Saints vs. Panthers: 5 Keys to a New Orleans Week 2 Win
The two teams have displayed animosity toward one another before.
With talk that the Saints had a bounty out on Cam Newton a year ago, that animosity figures to only increase in the week two matchup.
And with the way the Panthers have played the Saints over the years, Saints fans should be very weary about the possibility of the team starting 0-2 for the first time since 2007. The Panthers are not a team to be taken lightly.
Last week's ugly home loss to the Redskins ought to be enough reason for concern. Add to that the way the Panthers regularly compete and battle the Saints, and this game is a dangerous one for New Orleans.
Here are five ways the Saints can overcome the Panthers in this crucial week two game.
Beware the Vertical Passing Game
The Panthers love to throw the ball deep.
Cam Newton shines when he has time to throw the ball down the field, especially to veteran Pro Bowler Steve Smith. The best defense against the Panthers starts with blanketing Smith and not allowing him any freedom.
Even the most underrated corner in the league, Jabari Greer, has struggled against Smith man-to-man in the past.
Nonetheless, his presence in the lineup this week would be huge. With Smith in the lineup, the Saints could actually match No. 2 corner Patrick Robinson on Smith, while providing major help over the top in the form of Malcolm Jenkins.
Then, Jabari Greer could shut down Brandon LaFell and the other wide receivers the Panthers throw at the Saints defense.
Of course, getting a pass rush and/or hurrying Cam Newton into bad throws will help the pass coverage tremendously.
Still, the coverage on the backside of the defense has to improve if the Saints are going to escape Charlotte with their first win of the season and a key division win.
Beware of Variety in the Running Game
Whether it be Cam Newton on a quarterback draw, QB counter or Option, Deangelo Williams or Jonathan Stewart on a zone read, inside zone, counter, counter trap or off tackle, the point is clear: The Panthers love variety in the running game.
More than any other NFL team, they are trying to confuse the defense in the running game.
Most NFL teams opt for multiplicity in the passing game. The Panthers, in this way, are more like a college team that is trying to confuse the opposing defense by giving multiple looks in the running game.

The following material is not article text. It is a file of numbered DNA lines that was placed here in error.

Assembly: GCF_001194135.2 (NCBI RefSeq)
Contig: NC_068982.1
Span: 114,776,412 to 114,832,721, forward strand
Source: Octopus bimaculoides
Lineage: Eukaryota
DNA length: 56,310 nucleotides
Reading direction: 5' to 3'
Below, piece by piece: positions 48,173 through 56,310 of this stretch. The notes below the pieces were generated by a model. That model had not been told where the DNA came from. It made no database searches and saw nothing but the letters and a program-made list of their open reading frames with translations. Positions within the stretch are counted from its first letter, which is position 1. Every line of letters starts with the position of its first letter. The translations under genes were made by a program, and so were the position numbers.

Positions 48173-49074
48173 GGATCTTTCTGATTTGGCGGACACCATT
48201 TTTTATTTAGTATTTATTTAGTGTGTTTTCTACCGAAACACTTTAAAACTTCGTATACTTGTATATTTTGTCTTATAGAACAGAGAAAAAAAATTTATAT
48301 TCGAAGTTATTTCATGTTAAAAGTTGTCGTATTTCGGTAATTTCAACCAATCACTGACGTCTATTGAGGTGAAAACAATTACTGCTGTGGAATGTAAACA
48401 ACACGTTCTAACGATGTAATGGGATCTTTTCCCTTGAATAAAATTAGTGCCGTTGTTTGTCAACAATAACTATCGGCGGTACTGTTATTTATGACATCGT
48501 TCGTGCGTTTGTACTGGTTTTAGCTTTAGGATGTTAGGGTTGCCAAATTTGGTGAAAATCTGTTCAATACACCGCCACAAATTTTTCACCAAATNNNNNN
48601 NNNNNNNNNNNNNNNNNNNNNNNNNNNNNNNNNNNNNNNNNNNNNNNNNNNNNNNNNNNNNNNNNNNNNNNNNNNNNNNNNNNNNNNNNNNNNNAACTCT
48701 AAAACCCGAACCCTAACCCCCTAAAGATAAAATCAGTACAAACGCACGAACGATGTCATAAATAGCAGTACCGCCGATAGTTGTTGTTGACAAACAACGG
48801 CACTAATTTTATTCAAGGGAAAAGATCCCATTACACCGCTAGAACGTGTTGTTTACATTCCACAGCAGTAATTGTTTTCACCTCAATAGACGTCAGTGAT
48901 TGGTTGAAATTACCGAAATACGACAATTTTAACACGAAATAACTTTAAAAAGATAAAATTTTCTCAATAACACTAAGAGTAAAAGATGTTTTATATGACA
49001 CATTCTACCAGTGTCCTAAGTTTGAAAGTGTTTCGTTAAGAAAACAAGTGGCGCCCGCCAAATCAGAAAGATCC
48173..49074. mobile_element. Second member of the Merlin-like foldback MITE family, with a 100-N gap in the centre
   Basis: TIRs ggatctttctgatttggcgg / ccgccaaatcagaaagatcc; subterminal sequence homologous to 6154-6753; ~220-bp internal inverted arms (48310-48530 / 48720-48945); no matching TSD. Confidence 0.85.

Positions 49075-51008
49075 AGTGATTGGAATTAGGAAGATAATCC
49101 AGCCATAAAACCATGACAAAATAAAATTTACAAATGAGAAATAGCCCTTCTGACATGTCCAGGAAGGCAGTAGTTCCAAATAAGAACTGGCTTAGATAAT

To counteract this, the Saints have to be wise. There is no reason for the Saints defense to get overly aggressive in this contest.
As much as it is the natural teaching progression of Steve Spagnuolo—doing your job—the Saints must simply play assignment football in the running game.
If any one player tries to do too much, the integrity of the defense gets put into jeopardy.
Handling the running game actually is quite simple. It's really the motto of the entire season: Do Your Job!
Find the Hole in the Zone
It can be Marques Colston. It can be Jimmy Graham. Or it can be Lance Moore.
It really does not matter.
What matters is that the Saints flood zone coverages early and often to give Drew Brees easy intermediate throws he can complete.
The Panthers don't figure to create nearly the same amount of pressure that Washington did a week ago.
As a result, the Saints ought to be able to get open down the seam and on Dig routes and deep in routes, as they have done numerous times since Drew Brees has been the head of the Saints offense.
It is not a new formula at all. Doing it successfully Sunday will go a long way toward defeating a soft pass coverage in Carolina.
Run the Football Early and Often
Two reasons this particular idea comes up.
The obvious one is that the Saints were successful in the very limited amount of times they attempted to run Sunday against Washington. If the team had run the ball even five times more, who knows what may have happened.
The second is that Carolina (despite great talent at the linebacker position) is a pretty weak front seven. They can be had if the offensive line puts a hat on a hat and gets physical.
Pierre Thomas and Mark Ingram showed last week an ability to find the hole and get yards against a great front.
Imagine what they can do against an average unit. It will take a commitment to the running game from Pete Carmichael.
After looking at the lack of attempts a week ago, there's almost no way Carmichael won't change the focus this weekend in Carolina.
If the Saints run the ball just 20 times in this game, they should score 30 points and dominate in the most key areas.
Slow Down Pilares
Keolaha Pilares may not be a household name in the NFL yet.
However, the second-year receiver from Hawaii is full of talent; the primary attribute he brings to every kickoff return is speed.
Though the Panthers are really no more successful in the return game than any other NFL team, they possess one of the few return guys in the league who can legitimately return a kick for a touchdown at any time.
For the Saints, Pilares' presence means the team must do everything in its power to stay in their lanes and to play assignment football.
If Pilares gains even the slightest crevice of a crease he could be off to the races with his incredible burst.
With the game figuring to be a relatively close-fought battle, a return touchdown could make the difference.
In other words, the special teams must pay close attention to the Hawaiian sensation.
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